Habitable real estate for the human future in space


"Tensegrity systems occupy the intersection of origami and prestressable structures" - Robert Skelton.

While finite element analysis enables engineering of conventional, rigid body structures, tensegrity structures are composed of many discrete rigid bodies, so arranged in space that the configuration can be stabilized by adding cable networks in tension connecting the rigid bodies. In some cases equilibrium is attained without the rigid bodies ever touching each other. New mathematics is required to engineer such structures, since their stability is dominated by the balance of forces in a flexible tensile cable network. This mathematics was created by Robert Skelton, ('Tensegrity Systems' - Springer, 2009).


The concept of growth capable rotating tensegrity torus pressure hulls has been proven feasible by our research, and shown to offer greatly improved mass efficiency. It is therefore only a matter of time before such structures are built and deployed. We expect these structures will lead to longer duration missions and to permanently occupied outposts in  deep space. Shielding thickness will be progressively increased over time to support longer period crew rotation as these structures grow in size and are able to provide a full 1-g gravity effect. We expect that growth in size will be financed through the profitability of the business enterprises that are supported. A natural convergence of business interests will exist between mining operations and habitat development.​ Habitats may locate close to asteroidal bodies that have abundant water. It is likely that a mission to Mars will incorporate one or more orbital habitats supported by mining operations at Phobos and/or Deimos.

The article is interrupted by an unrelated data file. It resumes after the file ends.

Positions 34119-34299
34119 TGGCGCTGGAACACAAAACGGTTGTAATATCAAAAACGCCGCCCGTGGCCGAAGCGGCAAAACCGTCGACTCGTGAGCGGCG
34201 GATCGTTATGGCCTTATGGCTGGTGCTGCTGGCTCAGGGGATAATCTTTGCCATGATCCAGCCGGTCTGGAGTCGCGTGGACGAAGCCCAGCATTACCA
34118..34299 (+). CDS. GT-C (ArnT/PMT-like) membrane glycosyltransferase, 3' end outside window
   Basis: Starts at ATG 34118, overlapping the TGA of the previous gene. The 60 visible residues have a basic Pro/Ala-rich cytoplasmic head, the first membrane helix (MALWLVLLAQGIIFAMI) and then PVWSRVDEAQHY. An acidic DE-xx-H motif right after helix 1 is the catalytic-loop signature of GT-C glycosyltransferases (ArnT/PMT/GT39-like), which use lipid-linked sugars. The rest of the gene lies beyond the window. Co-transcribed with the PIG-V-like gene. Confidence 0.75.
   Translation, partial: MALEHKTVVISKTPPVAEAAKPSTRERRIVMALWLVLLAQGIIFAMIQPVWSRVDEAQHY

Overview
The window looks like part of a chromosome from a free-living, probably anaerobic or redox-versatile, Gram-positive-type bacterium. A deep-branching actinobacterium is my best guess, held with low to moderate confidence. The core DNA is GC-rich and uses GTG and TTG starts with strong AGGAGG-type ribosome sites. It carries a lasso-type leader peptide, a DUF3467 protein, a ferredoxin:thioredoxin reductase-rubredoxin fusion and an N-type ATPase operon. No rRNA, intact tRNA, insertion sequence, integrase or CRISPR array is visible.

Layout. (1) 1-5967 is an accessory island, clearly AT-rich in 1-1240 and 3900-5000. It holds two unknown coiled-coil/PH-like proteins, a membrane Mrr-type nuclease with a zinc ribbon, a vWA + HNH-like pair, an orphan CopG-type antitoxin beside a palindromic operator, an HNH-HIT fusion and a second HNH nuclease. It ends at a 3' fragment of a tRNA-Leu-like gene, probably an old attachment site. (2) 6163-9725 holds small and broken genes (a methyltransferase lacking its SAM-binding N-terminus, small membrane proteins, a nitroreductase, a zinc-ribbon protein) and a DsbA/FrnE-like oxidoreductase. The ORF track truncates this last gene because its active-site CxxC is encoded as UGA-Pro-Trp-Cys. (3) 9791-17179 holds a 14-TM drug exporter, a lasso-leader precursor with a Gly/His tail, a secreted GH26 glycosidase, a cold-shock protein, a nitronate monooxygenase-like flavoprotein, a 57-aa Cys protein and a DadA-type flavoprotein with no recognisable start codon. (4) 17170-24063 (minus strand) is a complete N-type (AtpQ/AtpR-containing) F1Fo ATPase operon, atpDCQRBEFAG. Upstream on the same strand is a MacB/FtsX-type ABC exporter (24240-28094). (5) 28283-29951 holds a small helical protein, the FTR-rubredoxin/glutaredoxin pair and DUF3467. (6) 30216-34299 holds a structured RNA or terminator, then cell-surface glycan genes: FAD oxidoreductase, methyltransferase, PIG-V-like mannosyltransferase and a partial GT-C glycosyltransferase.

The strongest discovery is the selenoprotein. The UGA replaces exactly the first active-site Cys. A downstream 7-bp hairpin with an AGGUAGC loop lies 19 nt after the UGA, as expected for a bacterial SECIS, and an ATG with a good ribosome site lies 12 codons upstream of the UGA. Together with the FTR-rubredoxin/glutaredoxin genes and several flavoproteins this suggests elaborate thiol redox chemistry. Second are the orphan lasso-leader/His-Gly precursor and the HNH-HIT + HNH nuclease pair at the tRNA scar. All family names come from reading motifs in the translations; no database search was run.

​​• Tensegrity systems also have a large number of potential terrestrial applications, ranging from architecture and civil engineering, to modeling of biological systems.  Architects are investigating responsive architecture and use of tensegrity structures to make buildings adaptive to environmental changes.  In civil engineering retractable roofs, domes and shelters make use of this concept.  The structural similarity to biological systems has made tensegrity systems important with respect to modeling and simulation of cells, molecules and their interactions.  Similarities with biological systems are also found with respect to number of actuators and degrees of freedom, a fact that has inspired tensegrity research into robotics.